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Related to EDDIC: Eddic poems, Eddic poetry
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As Elizabeth Jackson notes, there has often been skepticism toward lists in general in eddic verse, which are often regarded as interpolations; Jackson herself sees eddic poetry as "part of a literary tradition which regarded lists and listing techniques as natural to poetic art" with "a legitimate and important place in the poems in which they occur" (111).
Although eddic poetry is much more restrained than skaldic poetry with regard to certain types of rhetoric, the odd kenning does appear (Clunies Ross 103):
We may point out, however, that the role of myths and, in our context, German Eddic mythology has not been readily appreciated by all scholars.
Gene, David, Eddic, Eric y Sonny entran en accion y afinan su voz para estrenar este discazo el 3 de mayo en concierto en el Club Cacho en el 9336 de Richmond.
In Eddic tradition that power belonged to the Norns, the three goddesses of destiny, whose names - Urd, Verdandi, and Skuld - mean "Past," "Present," and "Future.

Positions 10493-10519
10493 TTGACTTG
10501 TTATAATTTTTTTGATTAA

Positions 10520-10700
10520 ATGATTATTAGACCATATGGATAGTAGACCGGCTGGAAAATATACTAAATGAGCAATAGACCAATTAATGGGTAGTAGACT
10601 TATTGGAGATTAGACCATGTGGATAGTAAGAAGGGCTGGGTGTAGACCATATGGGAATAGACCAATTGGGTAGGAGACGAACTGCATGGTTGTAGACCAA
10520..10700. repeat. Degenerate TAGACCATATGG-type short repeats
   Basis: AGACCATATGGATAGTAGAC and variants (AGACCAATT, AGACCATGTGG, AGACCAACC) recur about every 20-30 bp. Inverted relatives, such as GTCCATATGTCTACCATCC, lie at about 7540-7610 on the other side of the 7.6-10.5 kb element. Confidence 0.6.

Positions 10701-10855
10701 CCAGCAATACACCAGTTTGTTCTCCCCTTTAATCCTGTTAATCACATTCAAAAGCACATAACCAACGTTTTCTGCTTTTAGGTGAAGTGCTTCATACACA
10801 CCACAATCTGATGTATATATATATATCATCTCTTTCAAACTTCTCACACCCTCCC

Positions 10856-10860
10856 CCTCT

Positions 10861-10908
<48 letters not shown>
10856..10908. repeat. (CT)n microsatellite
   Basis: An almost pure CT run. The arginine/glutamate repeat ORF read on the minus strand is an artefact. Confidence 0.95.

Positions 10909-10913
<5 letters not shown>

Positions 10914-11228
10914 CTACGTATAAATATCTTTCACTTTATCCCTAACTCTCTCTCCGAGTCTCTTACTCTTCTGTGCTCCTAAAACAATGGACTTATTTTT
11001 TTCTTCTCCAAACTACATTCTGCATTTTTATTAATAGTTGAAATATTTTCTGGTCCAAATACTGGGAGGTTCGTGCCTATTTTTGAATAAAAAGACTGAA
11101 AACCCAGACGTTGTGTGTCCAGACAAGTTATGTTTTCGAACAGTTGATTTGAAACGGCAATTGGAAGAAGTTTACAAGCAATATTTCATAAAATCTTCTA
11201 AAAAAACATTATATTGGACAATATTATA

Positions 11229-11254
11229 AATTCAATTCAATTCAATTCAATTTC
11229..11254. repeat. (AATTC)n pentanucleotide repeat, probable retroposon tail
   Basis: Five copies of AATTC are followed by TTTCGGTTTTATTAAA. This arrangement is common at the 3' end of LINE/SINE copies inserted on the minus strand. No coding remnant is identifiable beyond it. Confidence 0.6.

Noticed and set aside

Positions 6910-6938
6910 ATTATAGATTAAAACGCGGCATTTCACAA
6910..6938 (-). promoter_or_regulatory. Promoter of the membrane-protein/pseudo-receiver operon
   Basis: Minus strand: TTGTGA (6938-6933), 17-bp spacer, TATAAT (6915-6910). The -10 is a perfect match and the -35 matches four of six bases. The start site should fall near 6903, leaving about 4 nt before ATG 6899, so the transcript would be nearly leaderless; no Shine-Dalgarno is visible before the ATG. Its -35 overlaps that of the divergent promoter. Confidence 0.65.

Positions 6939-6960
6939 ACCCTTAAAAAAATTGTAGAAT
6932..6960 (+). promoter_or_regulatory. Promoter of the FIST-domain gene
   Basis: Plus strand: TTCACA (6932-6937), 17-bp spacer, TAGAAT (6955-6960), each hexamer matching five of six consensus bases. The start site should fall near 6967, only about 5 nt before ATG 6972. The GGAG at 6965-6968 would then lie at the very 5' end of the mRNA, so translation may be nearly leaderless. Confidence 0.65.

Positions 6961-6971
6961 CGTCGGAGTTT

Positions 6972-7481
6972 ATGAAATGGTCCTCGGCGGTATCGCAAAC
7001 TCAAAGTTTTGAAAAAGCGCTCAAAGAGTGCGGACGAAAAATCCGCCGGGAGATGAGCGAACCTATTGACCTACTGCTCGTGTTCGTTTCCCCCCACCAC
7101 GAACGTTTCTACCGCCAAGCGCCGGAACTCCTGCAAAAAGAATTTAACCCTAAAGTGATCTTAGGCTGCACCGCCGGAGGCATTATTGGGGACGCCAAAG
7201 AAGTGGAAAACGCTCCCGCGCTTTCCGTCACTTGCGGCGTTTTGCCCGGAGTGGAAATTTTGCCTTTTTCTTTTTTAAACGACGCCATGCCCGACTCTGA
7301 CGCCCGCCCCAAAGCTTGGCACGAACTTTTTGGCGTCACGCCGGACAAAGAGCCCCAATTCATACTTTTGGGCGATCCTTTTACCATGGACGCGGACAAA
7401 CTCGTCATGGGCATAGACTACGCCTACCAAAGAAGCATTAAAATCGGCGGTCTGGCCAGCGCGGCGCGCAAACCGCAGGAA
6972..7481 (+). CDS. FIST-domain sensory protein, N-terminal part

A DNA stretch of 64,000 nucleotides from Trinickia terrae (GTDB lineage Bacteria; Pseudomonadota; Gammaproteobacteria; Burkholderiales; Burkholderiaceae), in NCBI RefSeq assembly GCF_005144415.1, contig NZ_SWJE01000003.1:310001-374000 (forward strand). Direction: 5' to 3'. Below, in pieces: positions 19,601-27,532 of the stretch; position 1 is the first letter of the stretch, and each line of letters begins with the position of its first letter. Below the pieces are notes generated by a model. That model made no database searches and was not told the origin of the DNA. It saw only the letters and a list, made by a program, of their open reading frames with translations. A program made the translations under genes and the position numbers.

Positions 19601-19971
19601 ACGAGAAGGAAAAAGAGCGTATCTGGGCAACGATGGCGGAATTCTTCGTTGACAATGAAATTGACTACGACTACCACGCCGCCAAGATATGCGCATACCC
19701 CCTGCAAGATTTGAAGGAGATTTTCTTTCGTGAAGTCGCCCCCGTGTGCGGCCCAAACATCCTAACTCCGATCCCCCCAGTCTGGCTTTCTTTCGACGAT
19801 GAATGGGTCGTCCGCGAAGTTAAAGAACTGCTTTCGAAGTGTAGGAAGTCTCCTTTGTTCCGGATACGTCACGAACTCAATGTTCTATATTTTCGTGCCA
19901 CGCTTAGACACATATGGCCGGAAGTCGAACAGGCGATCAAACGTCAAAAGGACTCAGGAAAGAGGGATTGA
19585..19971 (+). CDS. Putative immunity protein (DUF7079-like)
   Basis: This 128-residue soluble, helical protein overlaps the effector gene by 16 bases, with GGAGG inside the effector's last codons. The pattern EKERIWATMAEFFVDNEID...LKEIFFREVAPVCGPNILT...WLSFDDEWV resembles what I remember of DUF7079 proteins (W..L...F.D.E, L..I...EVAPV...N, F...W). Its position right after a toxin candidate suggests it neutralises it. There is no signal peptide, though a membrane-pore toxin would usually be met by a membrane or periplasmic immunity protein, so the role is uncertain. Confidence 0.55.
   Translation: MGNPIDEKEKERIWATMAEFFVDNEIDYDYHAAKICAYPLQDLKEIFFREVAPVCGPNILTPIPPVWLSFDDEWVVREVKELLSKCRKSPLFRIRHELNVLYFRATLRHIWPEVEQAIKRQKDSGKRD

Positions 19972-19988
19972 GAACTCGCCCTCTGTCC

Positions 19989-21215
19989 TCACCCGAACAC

Laghamon or 'Lawman' is a Scandinavian name; this onomastic fact, the strong connections between Old Norse-Icelandic and Old and early Middle English language and literature, and the fact that Laghamon is a poet working in an alliterative Germanic meter and poetic tradition, all make it appropriate to point out that the comparison of the enemies of the hero to goats driven mad by fear occurs in Eddic poetry.
Yet the poem is so infused with a Christian spirit that it lacks the grim fatality of many of the Eddic lays or the Icelanders' sagas.
To a certain extent, Snorri is developing motifs learned from the older Eddic poems that depicted the god as the butt of insult.
Lassen locates the beginning of the study of the Eddic poems to around 1643 when Brynjolfur Sveinsson (1605-1675), the Lutheran Bishop of Skalholt, acquired the Codex Regius.
Topics include a conceptual approximation of the notion of the Nordic idea, Nordic ideology and the SS, the Eddic Myth between academic and religious interpretations, Walter Baetke and The "Chasm of 1945," the oldest runes, Luther's views on the Jews, Sweden's reception of the Mannhem Society, a possible career path in Nordic studies in Nazi Germany, the cases of several scholars, dreams of the holy city, and the use of theories of religion in contemporary Asatru.